SAN PEDRO SULA, Honduras – It’s one of the most violent cities in the world, in one of the poorest countries in Latin America. And the families who live in the areas known as the “slums” are the poorest of the poor.
But some of the women from the poorest areas of San Pedro Sula in Honduras are providing for their families by creating the most beautiful hand-sewn quilts to sell to Americans online.
It’s a skill they learned from a San Antonio mother of nine.
If it seems like an unlikely scenario, it is.
From San Antonio to San Pedro Sula
The Kimball family moved from their home in Stone Oak to Honduras to expand their growing business. Courtney Kimball’s husband, Trent, is president/CEO of the San Antonio-based Texas Armoring Corporation. He was looking for a place to build a new manufacturing facility and saw an opportunity to help the people in a place he grew to love while serving a mission for his church as a young adult.
"With the caravans and the wave of immigration to the states, we wanted to find a way to help our southern neighbors by creating jobs so they could stay in their home country, Courtney Kimball said. “We just wanted to help with more than handouts.”
Trent could have traveled back and forth between San Pedro Sula and San Antonio, but in September of 2017, the Kimballs decided to move to Honduras with six of their nine kids, who ranged in age from two to 15.
“I cried daily for our first six months here,” Kimball said.
She missed family members, friends and her life in San Antonio and felt isolated in a country with a language that she didn’t speak and worried often about the safety of her family in a city known for its violent reputation.
For months, Kimball was apprehensive about venturing out of her secure, high-rise apartment without her husband.
Her windows offered a beautiful view of the tree-covered mountains, but she often looked below the treetops at the shanties and wondered about the people living in them.
“I felt like I had every excuse not to go (to those areas) especially because of safety issues.,” Kimball said.
As the months passed and her Spanish improved, she felt drawn to get out of her comfort zone -- way out of her comfort zone.
She went into the city’s poorest areas and met some women who would become some of her closest friends.
“These ladies are funny, smart, caring, and incredibly thoughtful. They would do anything for their children and I could relate,” Kimball said.
She knew she wanted to help them in any way she could. She often brought them clothing and other items from friends back in the U.S.
But what they really needed was a way to earn money.
“Most of these women do not have any sort of income. It’s day-to-day survival of trying to grow, trade or find ways to feed their families,” Kimball said. “Many of them had children at a very young age and are unable to take even menial jobs, which are few and far between for women of their socio-economic background.”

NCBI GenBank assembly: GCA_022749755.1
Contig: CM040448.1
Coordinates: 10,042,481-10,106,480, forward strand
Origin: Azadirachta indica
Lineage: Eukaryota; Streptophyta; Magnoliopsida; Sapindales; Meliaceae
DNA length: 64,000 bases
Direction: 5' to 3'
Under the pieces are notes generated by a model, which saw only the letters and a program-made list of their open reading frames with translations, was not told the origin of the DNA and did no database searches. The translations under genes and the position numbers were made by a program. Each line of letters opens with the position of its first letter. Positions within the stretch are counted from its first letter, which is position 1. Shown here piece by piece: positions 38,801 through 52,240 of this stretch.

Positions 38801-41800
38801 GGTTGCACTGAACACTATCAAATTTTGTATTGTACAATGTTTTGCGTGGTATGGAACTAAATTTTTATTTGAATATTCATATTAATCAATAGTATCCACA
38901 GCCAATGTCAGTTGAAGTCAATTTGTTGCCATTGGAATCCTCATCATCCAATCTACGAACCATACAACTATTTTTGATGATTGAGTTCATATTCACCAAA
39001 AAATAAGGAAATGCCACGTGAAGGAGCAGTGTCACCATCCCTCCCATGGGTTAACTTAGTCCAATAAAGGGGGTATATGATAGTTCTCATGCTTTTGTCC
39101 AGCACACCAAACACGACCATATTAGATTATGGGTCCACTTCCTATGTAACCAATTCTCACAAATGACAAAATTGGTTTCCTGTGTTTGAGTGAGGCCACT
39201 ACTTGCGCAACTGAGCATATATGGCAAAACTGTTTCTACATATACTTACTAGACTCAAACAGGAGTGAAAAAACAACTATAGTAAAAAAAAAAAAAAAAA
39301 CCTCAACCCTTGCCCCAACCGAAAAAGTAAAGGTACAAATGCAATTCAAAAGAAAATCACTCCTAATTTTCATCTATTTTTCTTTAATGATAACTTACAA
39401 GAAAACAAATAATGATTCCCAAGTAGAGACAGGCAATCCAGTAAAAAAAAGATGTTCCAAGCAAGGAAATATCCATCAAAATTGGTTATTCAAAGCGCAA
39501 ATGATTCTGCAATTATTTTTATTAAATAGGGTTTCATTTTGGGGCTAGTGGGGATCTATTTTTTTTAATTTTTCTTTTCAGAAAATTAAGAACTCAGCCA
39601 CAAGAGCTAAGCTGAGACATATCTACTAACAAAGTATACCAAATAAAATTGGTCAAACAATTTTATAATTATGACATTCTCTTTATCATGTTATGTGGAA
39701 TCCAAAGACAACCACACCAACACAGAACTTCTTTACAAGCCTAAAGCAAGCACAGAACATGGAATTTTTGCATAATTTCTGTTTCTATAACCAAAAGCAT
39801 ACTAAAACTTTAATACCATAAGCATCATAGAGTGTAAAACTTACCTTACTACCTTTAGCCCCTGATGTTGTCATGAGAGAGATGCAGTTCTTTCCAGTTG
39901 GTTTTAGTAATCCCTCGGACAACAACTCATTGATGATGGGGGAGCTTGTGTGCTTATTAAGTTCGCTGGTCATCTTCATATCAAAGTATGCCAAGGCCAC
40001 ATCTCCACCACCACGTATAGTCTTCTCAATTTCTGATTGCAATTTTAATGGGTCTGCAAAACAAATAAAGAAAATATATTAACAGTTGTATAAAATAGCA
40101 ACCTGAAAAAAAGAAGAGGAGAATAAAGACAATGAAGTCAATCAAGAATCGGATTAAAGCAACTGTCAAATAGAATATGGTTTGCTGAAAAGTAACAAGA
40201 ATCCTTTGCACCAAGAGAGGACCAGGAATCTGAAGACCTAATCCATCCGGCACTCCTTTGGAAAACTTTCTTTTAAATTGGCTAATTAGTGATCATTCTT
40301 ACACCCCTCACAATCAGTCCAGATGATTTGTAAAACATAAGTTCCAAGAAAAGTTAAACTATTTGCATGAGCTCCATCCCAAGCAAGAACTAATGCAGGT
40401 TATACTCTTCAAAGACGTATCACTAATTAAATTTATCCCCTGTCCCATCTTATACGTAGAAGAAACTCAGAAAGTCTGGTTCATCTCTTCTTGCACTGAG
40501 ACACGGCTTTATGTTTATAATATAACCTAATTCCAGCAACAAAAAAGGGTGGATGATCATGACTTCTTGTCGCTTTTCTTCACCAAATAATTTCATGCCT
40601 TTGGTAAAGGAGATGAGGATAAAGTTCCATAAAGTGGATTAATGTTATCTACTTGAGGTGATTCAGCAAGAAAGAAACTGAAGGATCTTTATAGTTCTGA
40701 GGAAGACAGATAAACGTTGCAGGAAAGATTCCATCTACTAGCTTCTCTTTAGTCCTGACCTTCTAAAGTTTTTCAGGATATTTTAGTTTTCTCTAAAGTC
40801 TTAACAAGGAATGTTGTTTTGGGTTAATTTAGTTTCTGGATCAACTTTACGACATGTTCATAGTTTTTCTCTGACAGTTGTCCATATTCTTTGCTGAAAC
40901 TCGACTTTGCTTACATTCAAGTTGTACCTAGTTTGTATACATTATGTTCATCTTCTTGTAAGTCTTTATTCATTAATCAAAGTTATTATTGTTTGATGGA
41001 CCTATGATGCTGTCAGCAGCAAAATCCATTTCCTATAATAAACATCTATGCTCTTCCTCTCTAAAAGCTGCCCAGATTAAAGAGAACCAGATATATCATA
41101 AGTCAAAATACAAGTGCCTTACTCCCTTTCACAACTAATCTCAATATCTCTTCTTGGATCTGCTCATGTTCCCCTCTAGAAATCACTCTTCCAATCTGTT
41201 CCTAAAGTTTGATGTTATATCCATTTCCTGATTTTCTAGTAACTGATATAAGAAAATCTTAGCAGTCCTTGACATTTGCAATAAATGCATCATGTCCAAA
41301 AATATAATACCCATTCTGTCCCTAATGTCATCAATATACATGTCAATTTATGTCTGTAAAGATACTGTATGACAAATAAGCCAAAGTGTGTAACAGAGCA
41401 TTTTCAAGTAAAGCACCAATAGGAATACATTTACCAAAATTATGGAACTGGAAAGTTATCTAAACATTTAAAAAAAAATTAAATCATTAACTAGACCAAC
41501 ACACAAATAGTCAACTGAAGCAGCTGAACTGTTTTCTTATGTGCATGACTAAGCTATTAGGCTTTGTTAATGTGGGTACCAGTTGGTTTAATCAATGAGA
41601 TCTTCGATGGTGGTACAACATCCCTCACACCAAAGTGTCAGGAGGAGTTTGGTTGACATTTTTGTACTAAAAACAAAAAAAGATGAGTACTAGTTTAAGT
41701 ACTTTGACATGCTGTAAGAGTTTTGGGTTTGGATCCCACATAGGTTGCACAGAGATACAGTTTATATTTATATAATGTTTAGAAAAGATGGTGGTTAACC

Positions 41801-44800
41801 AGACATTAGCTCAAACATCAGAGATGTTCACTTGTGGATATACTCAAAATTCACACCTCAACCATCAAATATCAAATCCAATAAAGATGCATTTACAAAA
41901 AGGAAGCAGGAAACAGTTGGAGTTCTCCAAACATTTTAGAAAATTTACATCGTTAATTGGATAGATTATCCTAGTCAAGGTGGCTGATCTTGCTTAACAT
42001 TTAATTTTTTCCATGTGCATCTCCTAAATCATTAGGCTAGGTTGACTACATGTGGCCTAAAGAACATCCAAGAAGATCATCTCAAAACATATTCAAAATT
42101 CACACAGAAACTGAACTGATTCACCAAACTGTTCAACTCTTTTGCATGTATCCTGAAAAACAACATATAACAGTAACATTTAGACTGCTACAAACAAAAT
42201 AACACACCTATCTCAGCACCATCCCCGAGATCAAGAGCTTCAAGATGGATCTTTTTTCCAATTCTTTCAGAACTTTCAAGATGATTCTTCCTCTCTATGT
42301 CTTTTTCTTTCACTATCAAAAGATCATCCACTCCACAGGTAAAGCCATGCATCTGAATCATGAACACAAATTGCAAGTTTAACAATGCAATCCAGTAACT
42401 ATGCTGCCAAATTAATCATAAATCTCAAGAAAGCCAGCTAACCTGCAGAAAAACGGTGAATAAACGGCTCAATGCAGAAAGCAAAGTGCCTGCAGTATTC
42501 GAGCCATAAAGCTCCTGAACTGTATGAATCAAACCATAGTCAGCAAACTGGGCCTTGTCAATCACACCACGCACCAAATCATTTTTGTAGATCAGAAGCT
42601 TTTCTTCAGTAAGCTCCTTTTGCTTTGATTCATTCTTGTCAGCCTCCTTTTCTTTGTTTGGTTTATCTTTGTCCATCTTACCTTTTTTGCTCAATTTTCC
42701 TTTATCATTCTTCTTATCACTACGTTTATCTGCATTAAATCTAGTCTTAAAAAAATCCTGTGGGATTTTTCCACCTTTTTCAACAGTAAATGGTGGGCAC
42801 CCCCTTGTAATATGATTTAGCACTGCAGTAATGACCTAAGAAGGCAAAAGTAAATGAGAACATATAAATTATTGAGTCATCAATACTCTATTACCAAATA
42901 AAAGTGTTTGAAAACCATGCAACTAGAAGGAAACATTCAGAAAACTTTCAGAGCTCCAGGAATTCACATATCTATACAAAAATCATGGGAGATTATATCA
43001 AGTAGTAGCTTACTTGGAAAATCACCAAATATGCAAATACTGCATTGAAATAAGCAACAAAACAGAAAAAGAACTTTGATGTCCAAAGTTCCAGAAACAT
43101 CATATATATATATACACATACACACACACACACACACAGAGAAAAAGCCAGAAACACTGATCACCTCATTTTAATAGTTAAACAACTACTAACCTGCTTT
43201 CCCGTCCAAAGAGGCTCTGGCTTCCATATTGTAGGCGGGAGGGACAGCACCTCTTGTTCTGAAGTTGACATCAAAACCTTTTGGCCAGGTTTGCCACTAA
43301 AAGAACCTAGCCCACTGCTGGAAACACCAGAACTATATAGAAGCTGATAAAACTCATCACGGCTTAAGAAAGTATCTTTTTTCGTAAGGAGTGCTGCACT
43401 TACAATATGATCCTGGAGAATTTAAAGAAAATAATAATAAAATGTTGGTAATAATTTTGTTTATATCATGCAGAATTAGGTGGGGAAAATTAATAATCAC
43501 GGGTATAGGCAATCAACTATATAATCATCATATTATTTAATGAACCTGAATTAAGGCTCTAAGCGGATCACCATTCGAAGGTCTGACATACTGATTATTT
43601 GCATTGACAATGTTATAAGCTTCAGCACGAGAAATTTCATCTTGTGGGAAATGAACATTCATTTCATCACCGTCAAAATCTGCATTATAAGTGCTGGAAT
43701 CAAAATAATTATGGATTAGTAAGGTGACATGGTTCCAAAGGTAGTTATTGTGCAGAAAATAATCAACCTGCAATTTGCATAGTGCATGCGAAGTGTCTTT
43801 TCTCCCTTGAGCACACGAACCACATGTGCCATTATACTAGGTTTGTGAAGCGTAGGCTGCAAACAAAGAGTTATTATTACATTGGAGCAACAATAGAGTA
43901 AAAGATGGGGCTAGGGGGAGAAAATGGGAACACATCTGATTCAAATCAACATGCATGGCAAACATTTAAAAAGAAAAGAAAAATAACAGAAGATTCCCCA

One Common Thread
Kimball got the idea to start One Common Thread after a 12-year-old girl asked her if she knew of a way that she could earn $5.
“At the time, I was busily making a wedding quilt by hand for my oldest daughter, The quilt I was making would take 2,000 hexagons. I offered to pay her $10 to cut out 500 hexagons.”
It’s a task that would have taken Kimball a couple of weeks to accomplish, but her young friend completed the work in less than a week.
“She was so fast, good and efficient. I paid her double and she was thrilled,” Kimball said.
The next day, the girl’s mom called asking for the same opportunity. Then, more women started asking about it. Suddenly, she had a workforce of eager women that she didn’t want to let down.
“That’s when I called my sister in Utah and asked if she could help me market quilt kits to other hexagon quilters like me,” Kimball said.
For the first six months, Kimball and her sister covered the weekly payroll. Once they had enough inventory, they put the products online.
“I have taught the women how to make several different hexi creations, such as kits, wall hangings, table runners, quilts and baby quilts. Each of these items is set at a price decided on between the women and me. That way, when they decide what they want to sew they know exactly how much I will buy it from them. That guarantees they will get the agreed-upon price,” Kimball said.
By selling the products online, they’re able to get more money than they would by selling the products on the streets of San Pedro Sula. Kimball said 100% of the profits go back to the women.
The women have taken a course on starting a business and learned about taxes and shipping costs.
Kimball requires them to open a bank account to keep their money safe.
“If I just hand a woman $200 cash, she is susceptible to being robbed or killed,” Kimball said.
After nearly three years in Honduras, the Kimballs are planning to return to San Antonio this year, but her work will continue.
Hope for the future
Kimball and her sister are working to turn One Common Thread into a nonprofit organization, and they hope it will keep growing to help provide jobs for many other women.
Kimball calls her time in Honduras “life-changing.” She recognizes the growth it sparked in her own family and wants her new friends there to recognize their potential.
“I would love to see these women’s children go to high school and then maybe get a trade school certificate or even a college degree. I would love for them to be a part of the growth of the business and help other women help themselves,” she said.